'Coke Studio is not a fresh concept'
After four successful seasons in Pakistan, Coke Studio launches in India tonight. While singers like Kailash Kher and Ali Zafar sound optimistic about the platform, Sonu Nigam does not seem too gung-ho. Kanika Johri gives a lowdown on the concept and writes about the performers and what to expect.music Updated: Jun 17, 2011 19:26 IST
Leslie Lewis, who has directed the music for the show, told HT Cafe: "We've deliberately attempted to make sure that Bollywood aside, the alternative unknown artistes also take stage alongside them."
Pakistani singer and actor Ali Zafar feels that the music and the film industry should be separate and independent of each other and that Coke Studio fills the void of music that is not so mainstream.
"Coke Studio is not just film music. It's something fresh that fills up a void in the existing music industry," says Kailash Kher.
There will be several regional artistes coming to the forefront via the show as well.
"I am driving the bus and everybody is hopping on board," says Leslie Lewis, whose band Colonial Cousins with Hariharan will be part of the sessions as well.
However, renowned singer Sonu Nigam has a different story to tell.
"Something like Coke Studio is not a fresh concept and such music doesn't surprise me. I'm a serious musician and I've done too much of such music for anything to surprise me now."
Nigam had been approached for a few sessions but declined the offer.
Folk artist and classical singer Shubha Mudgal seems optimistic.
"I've heard the Pakistan sessions and it seems to be an interesting idea. I wouldn't write it off yet without listening more to the sessions. Considering the vast diversity and talent in the country, one would have to try really hard to do a bad job of a venture like this!" she says.
Coke Studio India
KK, Shaan, Shafqat Aamant Ali, Shankar Mahadevan, Sunidhi Chauhan and Kailash Kher are some of the artists who have recorded songs for the Coke Studio India. The show also includes talent like the band Advaita and singers like Harshdeep, Shruti Pathak, etc.
"A vast country like India has such tremendous diversity with around 400 singers and possibly 4000 music composers that fusion music is something very new and welcome," Kailash Kher says.
Kher will be performing a fusion rendition with Tamil singer Chinnaponnu.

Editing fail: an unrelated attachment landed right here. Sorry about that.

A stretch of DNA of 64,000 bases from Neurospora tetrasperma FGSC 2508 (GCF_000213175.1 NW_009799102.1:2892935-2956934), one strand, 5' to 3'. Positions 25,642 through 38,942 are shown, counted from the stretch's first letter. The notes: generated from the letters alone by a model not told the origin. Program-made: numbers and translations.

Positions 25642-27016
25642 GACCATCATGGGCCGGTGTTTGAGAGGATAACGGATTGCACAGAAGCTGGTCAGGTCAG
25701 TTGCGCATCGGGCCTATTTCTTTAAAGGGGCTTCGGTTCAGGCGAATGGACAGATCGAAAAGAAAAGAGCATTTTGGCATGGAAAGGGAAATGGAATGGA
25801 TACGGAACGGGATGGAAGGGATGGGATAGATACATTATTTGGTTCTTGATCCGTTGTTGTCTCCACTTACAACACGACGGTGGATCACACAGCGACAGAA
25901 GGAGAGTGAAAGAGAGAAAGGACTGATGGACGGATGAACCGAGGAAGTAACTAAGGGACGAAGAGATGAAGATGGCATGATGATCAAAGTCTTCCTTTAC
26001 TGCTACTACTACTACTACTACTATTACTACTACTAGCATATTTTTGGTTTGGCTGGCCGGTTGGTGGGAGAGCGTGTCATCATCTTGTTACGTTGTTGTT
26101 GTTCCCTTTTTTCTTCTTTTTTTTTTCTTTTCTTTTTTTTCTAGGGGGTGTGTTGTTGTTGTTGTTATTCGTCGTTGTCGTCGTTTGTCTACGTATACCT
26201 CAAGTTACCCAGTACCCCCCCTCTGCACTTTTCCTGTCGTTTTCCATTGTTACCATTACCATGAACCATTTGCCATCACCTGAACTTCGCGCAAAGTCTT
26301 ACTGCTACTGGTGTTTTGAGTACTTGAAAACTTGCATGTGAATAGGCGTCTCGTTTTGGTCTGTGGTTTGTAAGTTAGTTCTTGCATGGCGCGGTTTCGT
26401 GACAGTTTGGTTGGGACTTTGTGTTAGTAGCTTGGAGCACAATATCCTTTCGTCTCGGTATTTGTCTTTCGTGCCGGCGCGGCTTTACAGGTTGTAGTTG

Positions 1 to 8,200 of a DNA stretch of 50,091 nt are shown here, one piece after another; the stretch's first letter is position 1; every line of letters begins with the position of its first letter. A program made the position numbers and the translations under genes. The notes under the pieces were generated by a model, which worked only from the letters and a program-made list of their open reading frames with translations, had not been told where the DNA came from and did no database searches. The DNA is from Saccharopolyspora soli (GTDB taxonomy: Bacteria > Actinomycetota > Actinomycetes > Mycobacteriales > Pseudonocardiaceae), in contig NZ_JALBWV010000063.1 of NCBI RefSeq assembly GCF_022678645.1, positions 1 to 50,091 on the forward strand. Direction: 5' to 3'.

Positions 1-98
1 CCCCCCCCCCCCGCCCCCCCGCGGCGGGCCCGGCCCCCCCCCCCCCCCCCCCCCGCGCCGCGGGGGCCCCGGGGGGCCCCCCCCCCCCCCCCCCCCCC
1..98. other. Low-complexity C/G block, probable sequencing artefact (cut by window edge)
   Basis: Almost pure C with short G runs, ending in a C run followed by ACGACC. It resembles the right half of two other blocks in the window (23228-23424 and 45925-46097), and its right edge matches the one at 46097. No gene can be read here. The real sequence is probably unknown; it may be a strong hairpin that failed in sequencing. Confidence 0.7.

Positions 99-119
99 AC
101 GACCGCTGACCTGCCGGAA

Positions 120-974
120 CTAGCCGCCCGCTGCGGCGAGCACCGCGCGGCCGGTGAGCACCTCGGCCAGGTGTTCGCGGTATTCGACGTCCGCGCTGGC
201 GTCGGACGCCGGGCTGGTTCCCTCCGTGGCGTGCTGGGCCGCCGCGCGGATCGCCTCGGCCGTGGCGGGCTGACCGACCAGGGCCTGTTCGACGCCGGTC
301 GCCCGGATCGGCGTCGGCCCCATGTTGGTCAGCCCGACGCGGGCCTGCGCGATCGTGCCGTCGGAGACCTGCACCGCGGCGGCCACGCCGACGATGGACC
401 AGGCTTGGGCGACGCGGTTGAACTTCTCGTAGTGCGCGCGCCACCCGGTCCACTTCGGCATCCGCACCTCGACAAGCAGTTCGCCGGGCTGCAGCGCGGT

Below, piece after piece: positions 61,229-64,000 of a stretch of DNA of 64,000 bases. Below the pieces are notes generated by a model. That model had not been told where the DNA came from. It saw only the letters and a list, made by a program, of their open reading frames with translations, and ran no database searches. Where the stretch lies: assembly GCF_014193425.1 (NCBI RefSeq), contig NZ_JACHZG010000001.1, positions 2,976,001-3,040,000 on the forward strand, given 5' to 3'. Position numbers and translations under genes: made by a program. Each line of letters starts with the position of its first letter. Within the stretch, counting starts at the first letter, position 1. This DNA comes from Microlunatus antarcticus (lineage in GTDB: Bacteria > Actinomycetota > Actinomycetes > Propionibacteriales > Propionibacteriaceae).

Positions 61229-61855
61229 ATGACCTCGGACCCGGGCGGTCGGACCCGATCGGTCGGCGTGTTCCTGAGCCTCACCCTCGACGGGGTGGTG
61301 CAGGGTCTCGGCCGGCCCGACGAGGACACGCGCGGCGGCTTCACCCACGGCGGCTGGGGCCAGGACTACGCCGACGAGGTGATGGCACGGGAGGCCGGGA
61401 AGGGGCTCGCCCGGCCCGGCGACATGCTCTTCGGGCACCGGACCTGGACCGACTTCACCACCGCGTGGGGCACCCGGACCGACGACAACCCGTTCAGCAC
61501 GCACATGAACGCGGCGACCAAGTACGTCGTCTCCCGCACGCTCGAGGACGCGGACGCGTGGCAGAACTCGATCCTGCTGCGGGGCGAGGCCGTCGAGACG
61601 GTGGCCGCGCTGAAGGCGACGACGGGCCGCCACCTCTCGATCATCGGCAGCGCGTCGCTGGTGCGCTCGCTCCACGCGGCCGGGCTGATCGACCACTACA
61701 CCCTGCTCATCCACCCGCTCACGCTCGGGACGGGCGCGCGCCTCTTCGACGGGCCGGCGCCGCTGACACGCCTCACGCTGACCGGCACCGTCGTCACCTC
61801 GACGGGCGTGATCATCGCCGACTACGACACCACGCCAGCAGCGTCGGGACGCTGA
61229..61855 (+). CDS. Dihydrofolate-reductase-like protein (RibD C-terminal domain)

He comments on the singer: "Chinnaponnu is a Tamil folk singer who sings from her heart. Neither of us knew what the other one was singing but still we connected at some level and really enjoyed the singing. Coke Studio @ MTv offers some very good music for the masses and jamming with different kinds of artists is great fun. And it definitely has given a chance to fresh talent and new music."
"India is a country so receptive to fresh sounds that Coke Studio will probably do well here and I hope and wish they do justice to it," Ali Zafar said.
When asked if he would sing for the India sessions, he quips, "Why Not!"
Pakistani singer Atif Aslam who has delivered hits like Jalpari for Coke Studio Pakistan seems a bit more clinical about the concept.
"It depends a lot on the way such a concept is presented, if not marketed well to the audiences Coke Studio may not do too well."
Coke Studio Pakistan
Before launching in India, the concept of Coke Studio was helmed in Pakistan by musician Rohail Hyatt. It involved several jamming sessions between both renowned artists and fresh singers.
Ali Zafar, Raahat Fateh Ali Khan, Atif Aslam and Abida Parveen are some of the singers associated with the Pakistan chapter. Coke Studio Pakistan is currently running in its fourth season.
"Coke Studio is a fabulous concept because despite showcasing experimental music, the sounds from the sessions were receieved well by the masses," said Ali Zafar.
"Genres of music like Sufi, folk which were earlier considered uncool suddenly became the order of the day, especially amongst the youth," the Tere Bin Laden actor added.
"The Pakistan sessions of Coke Studio have been tastefully done and the fact that you get to hear some really good quality versions of songs from Coke Studio is rather heartening," says Shubha Mudgal. She seems a bit skeptical though about established singers jamming with fresh talent.
"Sometimes, playback singers tend to use aalaaps and other such improvisations for effect, not necessarily producing something new."
"Coke Studio in Pakistan may have spread by word of mouth in Pakistan but India is a bigger country and needs a collaboration with a television channel like MTV. It is essential for the music to reach the masses. The music needs to be commercial for it to be of value to the people," folk and Bollywood singer Kailash Kher said.
With expectation in the air, it remains to be seen whether Coke Studio will repeat the success it saw in Pakistan.
About the Show
Show: Coke Studio @ MTV